A number of speakers have pointed out, though I think largely in conversation, that it is now standard practice for them to confer with their colleagues; curators, conservators and conservation scientists sharing expertise and ideas. Not too many years ago, when examining paintings with museum conservators, I would occasionally suggest that the relevant curator might be interested. Sometimes I felt as if I were introducing the two, in spite of both having been at the museum several years. Happily, this would now be a rare exception. Jerry Podany has even suggested that it is time for curators and conservators to publish as co-authors. In a few cases, we have already seen the rewards of such collaboration.

       In this proposed series of position papers, we will certainly need a volume discussing terms. I am sure I have missed some but I’ve jotted down: original, collaboration, copy, pastiche, interpretation, falsification, conscious deception, fake, fragment, aggregation, assemblage, intervention, reintegration, reconstitution, reconstruction, repair, re-carving, recreation, conservation, restoration, partial restoration, de-restoration, re-restoration, re-use, and creative interpretation. We have all recognized the problems with these terms. Early in our symposium, Peter Rockwell urged that we need better definitions. Surely he is right, but I am not sure this is the central problem. Is not the essential problem the practice of putting treatments, even objects, into oversimplified categories, whereas most treatments are a combination of approaches, which over the years are cumulative? We need to understand how the various physical changes in each sculpture have resulted from its own unique, complex history. Many speakers, including Miranda Marvin and Edmund Southworth, have provided model cases of how to do this.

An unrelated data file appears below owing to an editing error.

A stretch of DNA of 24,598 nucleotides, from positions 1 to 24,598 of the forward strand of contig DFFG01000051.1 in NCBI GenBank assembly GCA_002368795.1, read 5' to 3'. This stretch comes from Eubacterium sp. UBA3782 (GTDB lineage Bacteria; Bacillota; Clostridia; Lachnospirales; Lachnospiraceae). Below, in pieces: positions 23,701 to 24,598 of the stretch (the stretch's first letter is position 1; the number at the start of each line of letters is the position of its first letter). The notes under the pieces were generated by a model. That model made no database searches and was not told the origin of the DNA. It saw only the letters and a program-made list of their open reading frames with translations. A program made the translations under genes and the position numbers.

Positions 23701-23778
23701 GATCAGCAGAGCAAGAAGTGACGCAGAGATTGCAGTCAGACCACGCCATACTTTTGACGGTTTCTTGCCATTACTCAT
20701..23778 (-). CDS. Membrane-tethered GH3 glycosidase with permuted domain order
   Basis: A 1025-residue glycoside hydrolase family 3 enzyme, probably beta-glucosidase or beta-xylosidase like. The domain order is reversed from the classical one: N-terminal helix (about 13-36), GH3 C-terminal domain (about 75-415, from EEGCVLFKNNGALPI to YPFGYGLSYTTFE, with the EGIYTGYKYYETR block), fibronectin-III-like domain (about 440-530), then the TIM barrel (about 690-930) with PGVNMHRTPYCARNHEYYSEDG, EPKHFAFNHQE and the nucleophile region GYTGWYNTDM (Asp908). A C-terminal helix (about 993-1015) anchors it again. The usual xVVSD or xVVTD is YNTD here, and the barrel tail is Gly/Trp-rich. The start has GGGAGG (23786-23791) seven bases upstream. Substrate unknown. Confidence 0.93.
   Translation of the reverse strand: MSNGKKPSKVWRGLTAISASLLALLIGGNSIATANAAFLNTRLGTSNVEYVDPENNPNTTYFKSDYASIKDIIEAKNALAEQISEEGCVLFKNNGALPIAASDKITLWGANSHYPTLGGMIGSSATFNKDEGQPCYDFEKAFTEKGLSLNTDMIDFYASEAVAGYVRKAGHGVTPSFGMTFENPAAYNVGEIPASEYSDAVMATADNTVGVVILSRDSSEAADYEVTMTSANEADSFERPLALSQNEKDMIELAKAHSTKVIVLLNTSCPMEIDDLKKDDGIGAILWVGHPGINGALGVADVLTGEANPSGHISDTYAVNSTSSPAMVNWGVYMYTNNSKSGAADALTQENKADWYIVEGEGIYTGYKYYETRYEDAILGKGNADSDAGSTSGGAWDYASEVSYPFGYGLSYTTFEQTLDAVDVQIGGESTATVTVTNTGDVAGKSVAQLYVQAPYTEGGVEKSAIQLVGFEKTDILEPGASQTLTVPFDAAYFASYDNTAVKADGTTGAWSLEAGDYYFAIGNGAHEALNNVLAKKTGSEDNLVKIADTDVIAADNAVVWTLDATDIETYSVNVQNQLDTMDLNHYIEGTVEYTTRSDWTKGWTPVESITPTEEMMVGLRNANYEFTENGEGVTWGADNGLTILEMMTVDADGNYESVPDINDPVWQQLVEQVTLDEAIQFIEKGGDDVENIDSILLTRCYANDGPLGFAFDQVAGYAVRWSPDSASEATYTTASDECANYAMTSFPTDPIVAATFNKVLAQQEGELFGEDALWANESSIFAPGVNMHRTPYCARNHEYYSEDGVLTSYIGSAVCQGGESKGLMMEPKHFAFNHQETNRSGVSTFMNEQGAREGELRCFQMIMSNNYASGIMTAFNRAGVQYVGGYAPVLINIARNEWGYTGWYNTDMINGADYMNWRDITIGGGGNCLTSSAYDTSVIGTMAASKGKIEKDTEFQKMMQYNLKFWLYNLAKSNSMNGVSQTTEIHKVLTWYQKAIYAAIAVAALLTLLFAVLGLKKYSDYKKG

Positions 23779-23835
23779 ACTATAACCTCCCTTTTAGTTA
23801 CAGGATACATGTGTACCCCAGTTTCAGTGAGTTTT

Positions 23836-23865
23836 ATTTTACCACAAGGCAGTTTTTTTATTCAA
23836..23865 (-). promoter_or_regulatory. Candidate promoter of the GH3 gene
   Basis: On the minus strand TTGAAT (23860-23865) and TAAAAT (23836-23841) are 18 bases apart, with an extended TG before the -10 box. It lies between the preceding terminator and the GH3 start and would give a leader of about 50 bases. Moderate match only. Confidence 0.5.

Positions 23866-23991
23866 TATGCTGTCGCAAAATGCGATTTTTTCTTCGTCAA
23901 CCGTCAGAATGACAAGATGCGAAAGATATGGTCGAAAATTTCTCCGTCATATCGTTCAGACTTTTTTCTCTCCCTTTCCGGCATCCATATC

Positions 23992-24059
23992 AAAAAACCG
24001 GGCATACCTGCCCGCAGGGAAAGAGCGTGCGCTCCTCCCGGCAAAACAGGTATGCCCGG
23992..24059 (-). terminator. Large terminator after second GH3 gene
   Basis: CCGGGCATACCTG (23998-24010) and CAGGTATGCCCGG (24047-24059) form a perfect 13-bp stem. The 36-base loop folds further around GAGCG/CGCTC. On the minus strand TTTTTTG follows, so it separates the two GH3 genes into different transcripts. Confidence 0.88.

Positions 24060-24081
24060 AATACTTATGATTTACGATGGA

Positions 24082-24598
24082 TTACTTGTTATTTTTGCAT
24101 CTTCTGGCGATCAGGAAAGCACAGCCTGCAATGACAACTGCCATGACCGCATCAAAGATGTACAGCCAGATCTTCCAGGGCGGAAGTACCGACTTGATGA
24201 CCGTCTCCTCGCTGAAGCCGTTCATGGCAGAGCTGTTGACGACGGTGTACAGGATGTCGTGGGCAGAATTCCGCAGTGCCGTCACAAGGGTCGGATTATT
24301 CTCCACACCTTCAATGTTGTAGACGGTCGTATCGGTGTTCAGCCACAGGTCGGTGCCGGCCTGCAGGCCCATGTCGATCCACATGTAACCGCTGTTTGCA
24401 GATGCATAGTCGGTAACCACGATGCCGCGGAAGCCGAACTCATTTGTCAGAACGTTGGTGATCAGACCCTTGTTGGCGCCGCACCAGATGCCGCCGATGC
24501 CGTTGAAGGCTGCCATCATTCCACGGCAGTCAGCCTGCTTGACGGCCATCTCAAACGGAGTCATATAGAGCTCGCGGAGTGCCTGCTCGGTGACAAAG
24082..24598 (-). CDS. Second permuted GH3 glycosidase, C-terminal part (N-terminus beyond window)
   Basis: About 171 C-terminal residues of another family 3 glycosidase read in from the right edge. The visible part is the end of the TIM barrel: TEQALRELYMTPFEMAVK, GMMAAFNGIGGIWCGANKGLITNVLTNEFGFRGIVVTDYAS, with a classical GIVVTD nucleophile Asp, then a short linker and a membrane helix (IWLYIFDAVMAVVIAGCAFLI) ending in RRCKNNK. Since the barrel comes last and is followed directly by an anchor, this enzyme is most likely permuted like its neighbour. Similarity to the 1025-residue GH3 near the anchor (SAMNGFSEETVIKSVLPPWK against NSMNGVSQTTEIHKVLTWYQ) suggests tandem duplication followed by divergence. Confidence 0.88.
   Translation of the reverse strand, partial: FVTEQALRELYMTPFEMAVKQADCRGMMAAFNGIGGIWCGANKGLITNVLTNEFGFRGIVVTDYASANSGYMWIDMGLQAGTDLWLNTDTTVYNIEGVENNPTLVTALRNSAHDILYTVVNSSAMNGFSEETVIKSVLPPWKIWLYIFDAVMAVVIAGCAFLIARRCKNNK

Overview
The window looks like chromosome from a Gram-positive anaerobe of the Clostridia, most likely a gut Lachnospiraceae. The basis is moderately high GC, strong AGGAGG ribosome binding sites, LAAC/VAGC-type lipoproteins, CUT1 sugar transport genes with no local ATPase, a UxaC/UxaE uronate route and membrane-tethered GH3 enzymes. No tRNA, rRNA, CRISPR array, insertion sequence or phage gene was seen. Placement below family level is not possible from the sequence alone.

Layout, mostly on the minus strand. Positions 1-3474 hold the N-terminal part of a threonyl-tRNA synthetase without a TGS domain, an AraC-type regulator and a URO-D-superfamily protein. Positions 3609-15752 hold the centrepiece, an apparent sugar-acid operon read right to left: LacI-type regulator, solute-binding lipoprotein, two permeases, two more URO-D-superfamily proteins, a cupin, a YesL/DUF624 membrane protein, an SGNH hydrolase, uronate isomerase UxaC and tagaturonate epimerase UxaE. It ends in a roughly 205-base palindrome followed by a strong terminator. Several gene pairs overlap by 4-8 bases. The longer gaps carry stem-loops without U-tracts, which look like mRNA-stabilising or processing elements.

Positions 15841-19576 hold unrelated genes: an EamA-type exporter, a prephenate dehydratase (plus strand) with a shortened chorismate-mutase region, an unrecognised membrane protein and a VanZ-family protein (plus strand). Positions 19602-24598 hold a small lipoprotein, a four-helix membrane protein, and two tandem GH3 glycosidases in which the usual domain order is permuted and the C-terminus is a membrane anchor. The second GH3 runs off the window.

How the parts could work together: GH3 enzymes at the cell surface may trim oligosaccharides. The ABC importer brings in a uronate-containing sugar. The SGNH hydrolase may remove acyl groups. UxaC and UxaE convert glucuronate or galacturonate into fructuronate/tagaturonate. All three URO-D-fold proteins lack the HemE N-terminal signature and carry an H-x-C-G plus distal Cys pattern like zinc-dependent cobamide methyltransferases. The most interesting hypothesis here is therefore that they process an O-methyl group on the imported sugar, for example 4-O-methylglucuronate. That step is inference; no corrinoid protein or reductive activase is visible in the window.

I want to conclude by attempting to clarify one of the key terms in our discussions, a word with potent associations, “authenticity.” If we read through the critical literature on authenticity, we find that every definition is flawed by the confusion of authenticity with values. Every discussion incorporates in the concept of authenticity whatever the author values. I would like to suggest that we separate the two.